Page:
Mercy Beyond Borders looks forward to welcoming Sister Edvine Tumwesigye, Principal of St Bakhita Girls Primary School in Sudan, to California in mid-March. Edvine will be attending an education conference and then spending time with MBB staff and Board members in the Bay Area. We also hope to fit in some good ol' rest and relaxation.
Through friends, Mercy Beyond Borders has gotten free tickets to the Monterey Aquarium and to Disneyland, sites guaranteed to surprise and delight anyone coming from Sudan. The trip is MBB's way of thanking Edvine for all she does on behalf of girls' education in Sudan. At the same time, it gives MBB supporters in Calif a chance to get to know her.
The people of S. Sudan surprised the world with their peaceful, well-organized, and successful Referendum vote in January. In fact, their enthusiastic first taste of democracy puts most Western democracies to shame: over 99% of registered voters (millions) turned up at the polls to cast their historic votes--and over 99% of the voters chose secession.
Now the question looms: what's next? On July 9 their country will be born. It is expected that the longterm ruler in the North, Omar al-Bashir, will allow the separation to occur, in exchange for lifting of economic sanctions against the North.
However, on the horizon is the ongoing dispute over the oil-rich region of Abyei. It will vote whether to become part of the North or part of the new country in the South. The vote to determine its fate has been indefinitely delayed by the North, while they send thousands of northerners into Abyei as new settlers. This is reminiscent of how the Chinese gov't moved huge numbers of Chinese into Tibet to weaken the Tibetan culture and independence.
Seen here is a picture of downtown Rumbek, in Southern Sudan. There is no traffic light, but rather a painted sign of one, showing the newly-graded roads toward Wau and Juba. (S. Sudan, which is the size of France, has only 30 miles of paved road.) Let's hope the leadership in the South will also show its people a way toward stability and development in the months ahead.
Yup, braided fish! It was new to me, too: thin fish from a nearby river artfully woven into long braids and sold in the outdoor marketplace in Rumbek town. Take a look:
This market also sold fruit imported from Uganda and Kenya. Despite Sudan's tropical climate, it is hard to find fresh fruit in the South. Perhaps that is the legacy of war, or simply the difficulty of transport. At any rate, vendors in Rumbek town were charging $7.00 US dollars (an impossible amount for local residents) for a travel-bruised pineapple. No one was buying. At least the dried fish would not spoil!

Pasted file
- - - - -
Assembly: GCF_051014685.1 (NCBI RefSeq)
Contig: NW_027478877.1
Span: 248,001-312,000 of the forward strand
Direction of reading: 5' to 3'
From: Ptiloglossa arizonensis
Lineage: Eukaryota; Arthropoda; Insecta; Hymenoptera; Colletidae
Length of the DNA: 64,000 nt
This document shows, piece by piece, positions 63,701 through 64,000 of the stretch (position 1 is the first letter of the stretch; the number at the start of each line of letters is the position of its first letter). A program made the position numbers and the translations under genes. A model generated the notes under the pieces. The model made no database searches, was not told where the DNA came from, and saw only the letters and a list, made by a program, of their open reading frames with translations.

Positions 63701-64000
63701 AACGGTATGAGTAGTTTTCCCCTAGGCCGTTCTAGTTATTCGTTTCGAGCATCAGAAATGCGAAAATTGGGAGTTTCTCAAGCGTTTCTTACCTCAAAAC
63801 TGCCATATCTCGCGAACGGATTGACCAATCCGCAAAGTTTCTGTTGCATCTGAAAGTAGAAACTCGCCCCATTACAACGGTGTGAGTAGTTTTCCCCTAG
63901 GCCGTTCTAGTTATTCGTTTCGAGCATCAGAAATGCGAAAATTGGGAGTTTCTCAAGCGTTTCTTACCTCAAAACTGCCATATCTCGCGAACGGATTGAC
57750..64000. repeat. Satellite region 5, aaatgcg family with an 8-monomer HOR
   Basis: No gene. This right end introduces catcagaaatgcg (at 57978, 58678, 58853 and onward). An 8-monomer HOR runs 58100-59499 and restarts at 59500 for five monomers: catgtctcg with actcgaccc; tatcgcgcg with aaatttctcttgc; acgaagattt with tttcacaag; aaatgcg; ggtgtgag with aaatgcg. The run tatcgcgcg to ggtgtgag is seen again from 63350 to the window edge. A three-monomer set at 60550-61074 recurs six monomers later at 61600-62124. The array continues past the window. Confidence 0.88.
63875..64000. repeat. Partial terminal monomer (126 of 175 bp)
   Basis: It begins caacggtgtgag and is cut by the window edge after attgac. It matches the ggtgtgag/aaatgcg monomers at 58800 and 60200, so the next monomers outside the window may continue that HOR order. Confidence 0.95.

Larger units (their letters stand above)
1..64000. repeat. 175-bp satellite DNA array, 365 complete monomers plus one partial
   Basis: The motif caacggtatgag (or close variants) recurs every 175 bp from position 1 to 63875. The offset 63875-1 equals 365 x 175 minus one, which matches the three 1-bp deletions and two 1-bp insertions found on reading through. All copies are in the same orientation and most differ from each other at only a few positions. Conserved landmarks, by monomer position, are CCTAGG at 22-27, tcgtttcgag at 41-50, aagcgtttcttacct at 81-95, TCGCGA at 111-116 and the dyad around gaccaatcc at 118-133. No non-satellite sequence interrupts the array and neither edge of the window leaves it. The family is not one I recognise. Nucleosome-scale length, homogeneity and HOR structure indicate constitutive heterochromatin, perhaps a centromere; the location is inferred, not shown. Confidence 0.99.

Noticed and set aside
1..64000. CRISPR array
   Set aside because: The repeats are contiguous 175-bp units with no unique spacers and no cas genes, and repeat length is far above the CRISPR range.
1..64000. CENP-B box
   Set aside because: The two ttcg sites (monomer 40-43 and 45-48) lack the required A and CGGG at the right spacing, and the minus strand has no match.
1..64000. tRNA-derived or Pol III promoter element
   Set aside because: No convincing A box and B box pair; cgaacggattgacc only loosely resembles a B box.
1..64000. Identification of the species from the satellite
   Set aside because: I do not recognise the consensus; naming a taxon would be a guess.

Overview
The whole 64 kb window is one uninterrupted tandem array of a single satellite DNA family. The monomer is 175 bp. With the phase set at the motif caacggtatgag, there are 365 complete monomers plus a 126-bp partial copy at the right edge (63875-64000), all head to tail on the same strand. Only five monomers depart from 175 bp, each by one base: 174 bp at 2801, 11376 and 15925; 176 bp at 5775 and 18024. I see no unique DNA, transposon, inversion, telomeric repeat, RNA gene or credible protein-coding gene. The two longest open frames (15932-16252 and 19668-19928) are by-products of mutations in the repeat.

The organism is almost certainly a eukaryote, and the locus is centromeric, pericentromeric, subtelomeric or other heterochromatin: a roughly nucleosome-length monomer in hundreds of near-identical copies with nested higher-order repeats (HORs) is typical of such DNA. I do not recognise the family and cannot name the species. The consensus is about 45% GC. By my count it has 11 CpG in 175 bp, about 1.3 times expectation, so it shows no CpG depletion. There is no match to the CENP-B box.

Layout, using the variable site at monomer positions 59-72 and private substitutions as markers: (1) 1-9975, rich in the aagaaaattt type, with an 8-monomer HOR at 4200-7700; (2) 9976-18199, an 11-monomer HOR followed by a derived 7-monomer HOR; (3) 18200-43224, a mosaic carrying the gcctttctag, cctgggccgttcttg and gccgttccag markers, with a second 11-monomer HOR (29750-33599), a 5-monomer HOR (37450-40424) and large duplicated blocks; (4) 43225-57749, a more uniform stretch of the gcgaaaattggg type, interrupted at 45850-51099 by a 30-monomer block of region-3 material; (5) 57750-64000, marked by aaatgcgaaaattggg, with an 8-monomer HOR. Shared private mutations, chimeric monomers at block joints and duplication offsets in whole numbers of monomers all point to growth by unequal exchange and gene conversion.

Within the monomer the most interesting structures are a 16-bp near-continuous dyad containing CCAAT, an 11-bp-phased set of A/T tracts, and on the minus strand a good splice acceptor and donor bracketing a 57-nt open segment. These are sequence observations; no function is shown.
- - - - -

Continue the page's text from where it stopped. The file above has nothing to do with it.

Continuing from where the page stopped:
Anna Mijji, seen here in the orange t-shirt and white cap, is a Sudanese woman with a mission: she loves being with the Toposa women and children in the villages surrounding Narus, sharing with them simple ways to improve their health. In this picture, Anna is teaching children about the marvels of soap and how its use can ward off many illnesses. Anna continues the weekend HEALTH AND HYGIENE workshops begun in 2009 by Sr Kathleen. She quickly draws a crowd wherever she goes. Yes, handing out bars of soap gets people's attention, but then Anna uses the opportunity to pass on her knowledge about disease prevention. She explains to the women why it's important to cover their food against fly droppings. She demonstrates how boiling one's water before drinking it or cooking with it can eliminate most water-borne parasites. She makes concrete the connection between hand-washing and the reduction of child mortality. Mercy Beyond Borders gives Anna a modest stipend to do this work. Everyone benefits!
I took this pix in 1992, when making my very first trip into S. Sudan. At the time, civil war was raging. We drove for 11 hours north by northwest over the border from Kenya to Torit. Our Land Rover was stopped every hour or so at checkpoints by barefoot boys carrying AK-47s, guarding the dusty, rutted road. We saw burned-out military tanks now and then, but not much else, until we stayed overnight in Kapoeta, the rebel stronghold, where hundreds of tall recruits marched at dawn to the orders of their commander. I'll never forget their strong voices singing in unison as their bare feet thumped the ground outside our tent.
In some ways, not much has changed in S. Sudan since 1992. The land is still undeveloped. The roads are not yet paved. The people are still poor. In other ways, everything has changed! The war is over; the rebels have formed a legitimate government; a peaceful referendum vote signals independence on the near horizon. Hope is in the air!
For another first-hand perspective on S.Sudan, check out the new blog from MBB volunteer Alison Staab: www.southsudanreflections.blogspot.com.